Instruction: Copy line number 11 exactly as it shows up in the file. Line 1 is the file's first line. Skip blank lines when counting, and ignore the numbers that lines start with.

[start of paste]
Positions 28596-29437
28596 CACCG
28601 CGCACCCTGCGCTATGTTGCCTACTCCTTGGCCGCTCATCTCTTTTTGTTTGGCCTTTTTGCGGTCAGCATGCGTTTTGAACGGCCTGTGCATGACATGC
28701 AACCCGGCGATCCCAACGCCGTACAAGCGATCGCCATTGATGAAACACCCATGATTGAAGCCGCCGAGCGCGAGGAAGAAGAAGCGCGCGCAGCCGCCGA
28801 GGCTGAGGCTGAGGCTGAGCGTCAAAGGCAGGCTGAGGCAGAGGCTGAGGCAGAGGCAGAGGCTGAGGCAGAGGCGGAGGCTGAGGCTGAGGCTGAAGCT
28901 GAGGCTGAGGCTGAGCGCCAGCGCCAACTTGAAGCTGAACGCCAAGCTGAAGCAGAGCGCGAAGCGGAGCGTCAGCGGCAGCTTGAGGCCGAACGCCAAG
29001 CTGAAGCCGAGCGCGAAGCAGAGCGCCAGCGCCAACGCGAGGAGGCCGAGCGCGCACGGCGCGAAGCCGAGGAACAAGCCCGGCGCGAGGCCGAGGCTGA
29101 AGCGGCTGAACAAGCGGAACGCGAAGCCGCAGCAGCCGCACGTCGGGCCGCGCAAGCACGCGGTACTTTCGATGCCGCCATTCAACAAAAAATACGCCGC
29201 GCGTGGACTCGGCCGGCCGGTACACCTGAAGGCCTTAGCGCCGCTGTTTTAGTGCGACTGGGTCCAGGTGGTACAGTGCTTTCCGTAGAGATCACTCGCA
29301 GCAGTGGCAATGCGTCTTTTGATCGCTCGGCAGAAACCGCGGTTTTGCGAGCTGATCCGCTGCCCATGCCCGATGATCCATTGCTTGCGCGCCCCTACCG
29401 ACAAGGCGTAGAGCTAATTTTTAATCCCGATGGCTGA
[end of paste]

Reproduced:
29401 ACAAGGCGTAGAGCTAATTTTTAATCCCGATGGCTGA